The problems most likely start with the script by the Wachowski Brothers, which has a cool premise and a smattering of good ideas. It also has almost no pulse as a thriller, with listless action sequences, zero logic, stupid characters and an unnecessary, unbelievable romantic subplot. (Not to mention hilariously inaccurate usage of computers. Julianne Moore’s email address is firstname.lastname@example.org!) While the future MATRIX filmmakers receive official credit, word is their original script was rewritten by Brian Helgeland, who toned down the violence and made the characters more sympathetic—two of the film’s big problems. I would love to read the Wachowskis original script, as there probably is a good flick in here somewhere.
The writers aren’t completely to blame though. Neither Richard Donner nor Sylvester Stallone seem to be trying very hard with this ASSASSINS. This is not what you expect from the director of LETHAL WEAPON and SUPERMAN, a boring, bloodless, cliché-filled snoozer with little excitement. Same with the Italian Stallion; Robert Rath is definitely not a character that will be added to the great Stallone Pantheon of Memorable Badasses. You can see why this quiet, reserved role might be appealing to the aging action star, but Rath is simply dead weight thanks to the script. (The same goes for Julianne Moore’s crazy cat lady.) The only person who seems to be having fun here is a young Antonio Banderas as an up and coming hitman, though the Latin heartthrob has no problem overacting to an alarming degree. (His default bad guy move is to cackle uncontrollably.)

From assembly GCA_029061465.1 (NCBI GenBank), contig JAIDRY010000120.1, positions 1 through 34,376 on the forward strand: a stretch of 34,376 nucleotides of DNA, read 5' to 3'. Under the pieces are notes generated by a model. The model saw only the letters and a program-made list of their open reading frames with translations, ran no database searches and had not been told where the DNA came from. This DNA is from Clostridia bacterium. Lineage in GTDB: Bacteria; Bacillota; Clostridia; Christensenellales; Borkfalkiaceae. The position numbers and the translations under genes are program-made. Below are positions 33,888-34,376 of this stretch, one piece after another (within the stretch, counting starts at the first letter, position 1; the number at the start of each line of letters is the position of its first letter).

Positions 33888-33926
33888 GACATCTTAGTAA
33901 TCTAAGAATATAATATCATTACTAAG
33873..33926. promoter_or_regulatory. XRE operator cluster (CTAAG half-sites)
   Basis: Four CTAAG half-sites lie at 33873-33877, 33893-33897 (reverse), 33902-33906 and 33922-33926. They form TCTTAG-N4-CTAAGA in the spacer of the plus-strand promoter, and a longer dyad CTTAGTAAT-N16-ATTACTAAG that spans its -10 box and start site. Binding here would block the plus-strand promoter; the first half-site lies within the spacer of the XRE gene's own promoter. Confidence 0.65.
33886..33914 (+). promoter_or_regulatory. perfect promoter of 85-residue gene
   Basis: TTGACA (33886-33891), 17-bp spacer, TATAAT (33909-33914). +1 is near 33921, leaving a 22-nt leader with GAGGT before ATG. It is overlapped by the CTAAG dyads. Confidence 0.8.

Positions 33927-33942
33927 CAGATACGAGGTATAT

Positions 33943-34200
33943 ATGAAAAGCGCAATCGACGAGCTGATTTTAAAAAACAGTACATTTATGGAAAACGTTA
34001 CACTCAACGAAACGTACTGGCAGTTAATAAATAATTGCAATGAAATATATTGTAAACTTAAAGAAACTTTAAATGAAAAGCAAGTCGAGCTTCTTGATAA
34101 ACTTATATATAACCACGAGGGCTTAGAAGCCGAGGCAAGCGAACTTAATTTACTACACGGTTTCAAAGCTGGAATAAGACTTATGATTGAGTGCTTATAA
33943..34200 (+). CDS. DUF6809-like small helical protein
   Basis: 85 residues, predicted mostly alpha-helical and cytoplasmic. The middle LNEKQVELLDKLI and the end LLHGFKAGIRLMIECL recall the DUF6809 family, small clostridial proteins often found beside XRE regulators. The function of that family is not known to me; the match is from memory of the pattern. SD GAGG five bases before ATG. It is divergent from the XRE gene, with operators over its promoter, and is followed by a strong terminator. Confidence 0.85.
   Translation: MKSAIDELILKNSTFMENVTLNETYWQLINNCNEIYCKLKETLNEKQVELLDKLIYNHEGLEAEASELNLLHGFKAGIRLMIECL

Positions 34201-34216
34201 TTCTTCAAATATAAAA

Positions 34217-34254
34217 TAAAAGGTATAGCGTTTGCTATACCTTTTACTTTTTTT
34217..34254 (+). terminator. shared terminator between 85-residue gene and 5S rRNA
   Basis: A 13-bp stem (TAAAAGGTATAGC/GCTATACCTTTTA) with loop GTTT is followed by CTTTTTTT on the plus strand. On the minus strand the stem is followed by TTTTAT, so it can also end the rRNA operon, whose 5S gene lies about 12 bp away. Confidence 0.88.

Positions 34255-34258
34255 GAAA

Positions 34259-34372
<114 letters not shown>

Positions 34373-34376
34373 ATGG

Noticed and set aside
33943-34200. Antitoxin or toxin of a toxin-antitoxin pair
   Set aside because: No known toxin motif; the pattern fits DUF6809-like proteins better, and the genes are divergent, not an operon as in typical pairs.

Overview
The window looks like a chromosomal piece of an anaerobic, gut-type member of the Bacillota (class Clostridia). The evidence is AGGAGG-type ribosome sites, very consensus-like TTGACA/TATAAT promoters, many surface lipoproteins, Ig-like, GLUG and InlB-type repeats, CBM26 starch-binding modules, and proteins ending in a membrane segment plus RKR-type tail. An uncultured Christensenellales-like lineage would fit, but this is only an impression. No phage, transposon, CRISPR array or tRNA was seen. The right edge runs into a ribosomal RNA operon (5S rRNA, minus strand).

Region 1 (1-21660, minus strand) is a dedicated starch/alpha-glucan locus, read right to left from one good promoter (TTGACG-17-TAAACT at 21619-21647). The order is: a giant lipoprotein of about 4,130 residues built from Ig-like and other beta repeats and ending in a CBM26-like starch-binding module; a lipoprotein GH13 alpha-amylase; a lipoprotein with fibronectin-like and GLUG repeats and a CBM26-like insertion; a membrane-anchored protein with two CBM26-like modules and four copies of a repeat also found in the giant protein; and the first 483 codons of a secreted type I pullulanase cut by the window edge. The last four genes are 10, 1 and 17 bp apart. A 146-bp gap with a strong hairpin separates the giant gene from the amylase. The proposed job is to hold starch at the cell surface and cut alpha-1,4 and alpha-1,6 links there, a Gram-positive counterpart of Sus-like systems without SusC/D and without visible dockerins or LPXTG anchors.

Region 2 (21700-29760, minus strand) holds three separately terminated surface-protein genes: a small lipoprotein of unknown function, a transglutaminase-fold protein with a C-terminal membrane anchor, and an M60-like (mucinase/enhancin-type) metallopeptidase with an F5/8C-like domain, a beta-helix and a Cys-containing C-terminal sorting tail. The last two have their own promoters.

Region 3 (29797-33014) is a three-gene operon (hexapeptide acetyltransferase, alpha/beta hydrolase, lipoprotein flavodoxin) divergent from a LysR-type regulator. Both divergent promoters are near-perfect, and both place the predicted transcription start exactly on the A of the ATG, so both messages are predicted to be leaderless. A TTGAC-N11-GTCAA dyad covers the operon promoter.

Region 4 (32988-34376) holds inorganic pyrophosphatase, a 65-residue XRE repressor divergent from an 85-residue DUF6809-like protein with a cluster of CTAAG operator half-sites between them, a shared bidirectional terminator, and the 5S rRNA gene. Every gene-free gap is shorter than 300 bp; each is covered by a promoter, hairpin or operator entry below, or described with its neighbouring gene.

The only fun part of ASSASSINS is seeing Stallone and Banderas play against each other. Unfortunately, their characters only share a couple scenes. The rest is Sylvester Stallone hanging out in rooms, playing with cats.
Extra Tidbit: Michael Douglas, Sean Connery and Arnold Schwarzenegger were originally up for the Stallone role. Woody Harrelson, Christian Slater and Tom Cruise were considered for Banderas' part.